ROCKWOOD – Abe Gaskins has settled into life a world away from his birthplace in Thailand.
Alika Canopin-Souza is getting comfortable in life far from his Hawaii homeland.
They share a common bond as members of Rockwood High’s football team.
It’s new to Canopin-Souza, who moved to Rockwood in April and had hardly ever played football.
Gaskins, meanwhile, has been living in this small town of about 5,500 people since 2010 and has played football since he arrived.
No surprise there. He was adopted by Rockwood assistant football coach Matt Gaskins and his wife, Amy.
Abe remembers getting to his new home and setting his eyes on a football.
“I couldn’t speak any English, and I saw that brown, rubbery, pointed ball,” Gaskins said Tuesday. “I was excited. I was like, ‘Hey, throw me the ball.’ ”
Then he learned of his dad’s profession: teacher and football coach.
“I was like, ‘That’s what my dad does,’ ” Gaskins said.
STARTING A NEW LIFE
Gaskins was living in Foster Care in Thailand when he was adopted by the Gaskins. He recalls the oppressive heat in his hometown outside of Bangkok. Eating lots of white rice and fish. Some sushi.
Then his life changed drastically when he was adopted.
“It was an opportunity to have a new life in the U.S. and discover a new journey,” Gaskins said.
Gaskins, a running back/linebacker, started playing pee-wee football in Oliver Springs, played at Rockwood Middle School, and is in his fourth season at Rockwood High. He plans to graduate in the spring.
Gaskins started learning English when he found out he was moving to the United States.
“It was kind of hard to do,” he said of learning English.
Football, on the other hand, was easier for Gaskins.
“Football was always my thing when I first arrived in America,” he said. “I’ve played for a long time, and learning from when I was little to high school, I understand what football is all about, understanding your skill and understanding the plays. It really brings me close to my family, and I talk to my buddies about situations.”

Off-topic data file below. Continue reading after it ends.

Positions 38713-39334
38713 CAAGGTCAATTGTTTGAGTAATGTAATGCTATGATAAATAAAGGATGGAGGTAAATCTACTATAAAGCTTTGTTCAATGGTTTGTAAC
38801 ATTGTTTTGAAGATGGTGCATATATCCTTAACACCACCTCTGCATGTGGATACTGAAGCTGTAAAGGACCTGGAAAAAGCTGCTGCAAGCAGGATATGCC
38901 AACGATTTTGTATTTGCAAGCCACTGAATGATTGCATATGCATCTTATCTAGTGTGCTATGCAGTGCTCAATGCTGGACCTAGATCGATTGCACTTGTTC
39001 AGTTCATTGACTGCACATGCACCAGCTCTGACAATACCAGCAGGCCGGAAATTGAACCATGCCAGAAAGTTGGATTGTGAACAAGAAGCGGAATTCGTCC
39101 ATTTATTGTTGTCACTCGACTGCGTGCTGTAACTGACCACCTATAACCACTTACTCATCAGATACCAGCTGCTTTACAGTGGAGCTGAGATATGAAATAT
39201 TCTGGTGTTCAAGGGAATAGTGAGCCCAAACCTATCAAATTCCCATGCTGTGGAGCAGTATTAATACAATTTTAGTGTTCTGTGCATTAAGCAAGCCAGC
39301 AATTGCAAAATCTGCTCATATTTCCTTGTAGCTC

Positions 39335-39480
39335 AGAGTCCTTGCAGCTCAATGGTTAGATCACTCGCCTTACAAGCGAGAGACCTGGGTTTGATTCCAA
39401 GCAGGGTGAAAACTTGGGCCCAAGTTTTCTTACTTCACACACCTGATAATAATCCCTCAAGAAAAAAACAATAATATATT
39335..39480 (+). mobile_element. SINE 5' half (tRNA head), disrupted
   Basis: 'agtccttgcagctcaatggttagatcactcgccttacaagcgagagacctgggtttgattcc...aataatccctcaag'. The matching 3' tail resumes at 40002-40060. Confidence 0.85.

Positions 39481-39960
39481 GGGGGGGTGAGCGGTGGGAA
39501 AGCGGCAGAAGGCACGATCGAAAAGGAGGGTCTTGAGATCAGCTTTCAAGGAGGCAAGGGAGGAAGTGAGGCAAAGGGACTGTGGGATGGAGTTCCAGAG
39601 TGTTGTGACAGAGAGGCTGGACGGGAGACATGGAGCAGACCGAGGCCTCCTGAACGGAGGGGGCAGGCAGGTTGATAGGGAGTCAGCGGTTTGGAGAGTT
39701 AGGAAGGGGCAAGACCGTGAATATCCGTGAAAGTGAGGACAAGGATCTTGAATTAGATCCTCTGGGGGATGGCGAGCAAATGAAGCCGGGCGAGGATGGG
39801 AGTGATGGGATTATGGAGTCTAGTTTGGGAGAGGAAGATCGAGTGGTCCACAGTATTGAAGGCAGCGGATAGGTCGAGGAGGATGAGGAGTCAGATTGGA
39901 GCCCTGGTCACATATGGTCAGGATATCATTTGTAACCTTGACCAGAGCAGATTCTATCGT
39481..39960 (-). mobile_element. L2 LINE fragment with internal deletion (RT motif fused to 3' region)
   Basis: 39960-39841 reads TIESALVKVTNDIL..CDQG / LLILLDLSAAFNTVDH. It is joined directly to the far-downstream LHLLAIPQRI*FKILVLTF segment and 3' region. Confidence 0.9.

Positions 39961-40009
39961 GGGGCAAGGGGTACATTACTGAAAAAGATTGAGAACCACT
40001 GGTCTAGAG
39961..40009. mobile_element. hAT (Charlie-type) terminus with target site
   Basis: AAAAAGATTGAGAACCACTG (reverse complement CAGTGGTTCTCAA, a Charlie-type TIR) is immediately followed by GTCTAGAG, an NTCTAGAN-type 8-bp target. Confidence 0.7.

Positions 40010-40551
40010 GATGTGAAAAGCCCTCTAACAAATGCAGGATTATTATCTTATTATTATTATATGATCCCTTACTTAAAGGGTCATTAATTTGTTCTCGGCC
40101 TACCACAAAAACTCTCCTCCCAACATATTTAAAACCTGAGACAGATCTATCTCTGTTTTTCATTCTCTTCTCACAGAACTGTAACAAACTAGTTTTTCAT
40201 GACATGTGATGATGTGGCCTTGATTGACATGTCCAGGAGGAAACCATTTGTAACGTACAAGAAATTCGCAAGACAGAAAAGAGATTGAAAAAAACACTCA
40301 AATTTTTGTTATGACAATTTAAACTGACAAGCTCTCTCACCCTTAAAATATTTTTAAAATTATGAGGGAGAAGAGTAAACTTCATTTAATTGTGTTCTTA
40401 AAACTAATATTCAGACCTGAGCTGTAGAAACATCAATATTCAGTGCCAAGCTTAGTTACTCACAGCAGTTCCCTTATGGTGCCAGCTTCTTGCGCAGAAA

A TUMULTOUS YEAR
Canopin-Souza has endured a tumultuous year, during which he dealt with cancer and the death of his mother from cancer.
Alika was diagnosed with liver cancer in August of 2018 while living in Oahu, Honolulu, while his mother, Shannon Canopin, also had cancer.
Alika underwent radiation and chemotherapy treatments every three weeks from August until December of 2018.
“It was pretty rough,” he said. “The treatment, honestly, every three weeks was painful.”
His connection to Rockwood was longtime Tigers assistant coach Jeff Allen. His son D.J.’s wife, Stephanie, is a cousin of Shannon Canopin.
Alika came to live with D.J. and Stephanie Allen last April along with Alika’s sister, Lehua Souza, a freshman at Rockwood. It was a request of their mom, who died April 27.
“It was her last wishes,” Alika said. “She wanted me to turn my life around and go back to school and do better.”
Alika missed almost a year of school during his bout with cancer. His outlook on life, at the same time, took a beating.
“I wasn’t really in the right mindset at the time after cancer,” he said.
Canopin-Souza, a wide receiver/defensive end, plans to graduate in 2021. Rockwood coach John Webb will petition the TSSAA for Canopin-Souza to get another year of eligibility for football in 2020.
Before this season, his football experience was limited to a tryout during his freshman year of high school in Hawaii.
“I didn’t make the team,” he said. “I was too light. Before I was 120 (pounds).”
He’s now 6-foot-1, 190 pounds.
LIFE IN ROCKWOOD AND AFTER
It’s taken Canopin-Souza a bit of time to adjust to life in Rockwood. He was used to Hawaii’s beaches, bodyboarding and swimming. He also hunted wild boar in Hawaii with his father, Shelden Souza, using only dogs to hunt them down and knives to kill them.
Not in Rockwood.
“Over here I just focus on sports and making sure I make good grades, do my chores at home, and listen to the coaches and hear what they say,” Canopin-Souza said.
His school in Hawaii was huge – about 2,400 students – compared to Rockwood High. Just like Oahu compared to Rockwood.
“It’s a smaller society, like everybody knows each other here,” Canopin-Souza said.
Such a lifestyle has suited Gaskins just fine through the years.
“Rockwood is a very small town,” Gaskins said. “The school, the education, they treat me well. The coaches and staff help me with society and getting along with other people and football. The staff has always been good to me.”
Gaskins and Canopin-Souza both plan to attend college. They might try to play college football. One thing for sure. Neither will forget their journey to the small town of Rockwood.